DNS stands for Domain Name System. This piece of your network controls email delivery and is the component that allows you to browse websites. When configured, a DNS filter can prevent your employees from accessing specific types of sites. For example, a DNS filter can be set up to prevent employees from accessing social media or other blacklisted sites. This security also helps keep malware or other viruses from spreading throughout your network by masking your devices and server. This is one element of your network security that isn’t heavily impacted by regular users but if it is not set up properly and managed properly it can’t protect you from much.
5. Employee Training & Education –
You may have noticed that almost any of the security layers mentioned above have specific strengths and weaknesses. Additionally, each component had a weakness related to human or user error. The fact is that users and honest mistakes are the root cause of the majority of data breaches, viruses, downtime and incidents on your network. That doesn’t mean your employees and coworkers are intentionally breaking protocol or doing things wrong. Most of the time these are honest mistakes like clicking a link in an email, downloading a file with a hidden virus or visiting an infected/malicious site and unknowingly giving cyber criminals usernames & password information.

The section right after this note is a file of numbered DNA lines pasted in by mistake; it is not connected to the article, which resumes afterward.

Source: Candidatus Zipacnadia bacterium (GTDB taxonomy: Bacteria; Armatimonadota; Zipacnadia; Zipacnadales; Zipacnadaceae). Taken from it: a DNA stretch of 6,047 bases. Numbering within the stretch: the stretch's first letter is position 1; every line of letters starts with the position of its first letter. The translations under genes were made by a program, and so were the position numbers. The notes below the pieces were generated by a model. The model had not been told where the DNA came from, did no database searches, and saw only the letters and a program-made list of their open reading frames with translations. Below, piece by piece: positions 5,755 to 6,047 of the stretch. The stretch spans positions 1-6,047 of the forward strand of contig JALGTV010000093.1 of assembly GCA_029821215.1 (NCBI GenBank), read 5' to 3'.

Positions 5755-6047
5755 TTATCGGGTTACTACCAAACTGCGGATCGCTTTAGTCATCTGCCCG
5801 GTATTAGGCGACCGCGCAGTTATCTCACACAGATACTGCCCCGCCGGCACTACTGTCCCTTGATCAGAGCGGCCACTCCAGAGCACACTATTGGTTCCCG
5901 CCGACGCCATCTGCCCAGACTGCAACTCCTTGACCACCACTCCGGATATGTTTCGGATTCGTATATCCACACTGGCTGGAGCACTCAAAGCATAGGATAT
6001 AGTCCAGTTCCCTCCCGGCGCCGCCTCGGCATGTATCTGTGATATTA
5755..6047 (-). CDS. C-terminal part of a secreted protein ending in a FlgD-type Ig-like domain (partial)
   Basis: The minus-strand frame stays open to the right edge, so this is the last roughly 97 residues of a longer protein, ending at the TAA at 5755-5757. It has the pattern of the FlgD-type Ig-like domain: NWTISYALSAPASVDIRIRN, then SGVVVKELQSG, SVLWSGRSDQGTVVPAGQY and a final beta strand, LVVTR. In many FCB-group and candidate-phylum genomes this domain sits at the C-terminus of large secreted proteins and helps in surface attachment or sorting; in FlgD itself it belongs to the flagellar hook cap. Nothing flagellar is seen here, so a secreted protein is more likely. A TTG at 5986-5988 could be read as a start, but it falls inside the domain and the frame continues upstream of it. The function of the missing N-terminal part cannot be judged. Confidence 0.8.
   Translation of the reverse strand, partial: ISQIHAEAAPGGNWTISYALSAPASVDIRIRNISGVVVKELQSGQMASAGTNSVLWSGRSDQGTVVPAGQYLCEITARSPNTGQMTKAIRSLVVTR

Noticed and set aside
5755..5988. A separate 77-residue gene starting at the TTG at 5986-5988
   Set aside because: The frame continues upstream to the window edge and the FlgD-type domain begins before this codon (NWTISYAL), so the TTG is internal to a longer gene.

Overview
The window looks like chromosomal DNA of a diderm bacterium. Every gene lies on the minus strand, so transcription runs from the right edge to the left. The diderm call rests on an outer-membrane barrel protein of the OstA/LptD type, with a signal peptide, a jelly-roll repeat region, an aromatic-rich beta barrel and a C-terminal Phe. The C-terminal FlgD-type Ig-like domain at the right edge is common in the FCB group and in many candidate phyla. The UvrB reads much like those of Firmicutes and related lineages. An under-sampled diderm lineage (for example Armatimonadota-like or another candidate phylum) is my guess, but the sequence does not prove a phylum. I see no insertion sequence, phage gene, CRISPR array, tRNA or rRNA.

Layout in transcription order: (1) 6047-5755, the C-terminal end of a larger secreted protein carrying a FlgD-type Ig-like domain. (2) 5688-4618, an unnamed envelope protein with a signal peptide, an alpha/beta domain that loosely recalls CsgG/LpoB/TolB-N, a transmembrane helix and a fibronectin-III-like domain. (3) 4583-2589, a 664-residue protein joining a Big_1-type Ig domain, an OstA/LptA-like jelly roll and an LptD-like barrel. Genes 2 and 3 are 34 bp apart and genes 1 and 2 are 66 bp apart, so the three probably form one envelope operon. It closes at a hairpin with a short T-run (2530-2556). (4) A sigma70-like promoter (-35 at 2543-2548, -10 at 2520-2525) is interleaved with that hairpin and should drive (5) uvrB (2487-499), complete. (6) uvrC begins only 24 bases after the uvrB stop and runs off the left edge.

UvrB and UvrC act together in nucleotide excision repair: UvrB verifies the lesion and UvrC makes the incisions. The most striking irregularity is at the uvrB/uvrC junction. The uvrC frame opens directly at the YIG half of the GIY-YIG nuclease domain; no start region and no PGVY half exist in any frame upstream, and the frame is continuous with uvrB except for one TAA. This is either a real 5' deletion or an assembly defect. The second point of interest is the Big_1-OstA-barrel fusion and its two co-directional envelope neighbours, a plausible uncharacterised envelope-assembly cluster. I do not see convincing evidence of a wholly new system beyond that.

And That’s Just The Beginning…
These are just five common pieces of a layered network security setup. They all work together to help cover different vulnerabilities and behaviors. There are many other software and hardware solutions that can increase your layered network security and reduce vulnerability. Some of those include:
- Dark Web Monitoring Services
- Dual Authentication
- Password Management
- Data Backups
- Disaster Recovery Planning
- Scheduled & Regular Patches/Updates
- Security Protocols for Remote Devices
- Network Security Assessments (at least once a year)
The goal should be to protect your environment to the best of anyone’s ability and to educate/train your staff adequately to mitigate risk.
You will also want to make sure and take any specific compliance requirements or regulations for your industry into account. Most any business that has data needs to maintain certain standards for data protection.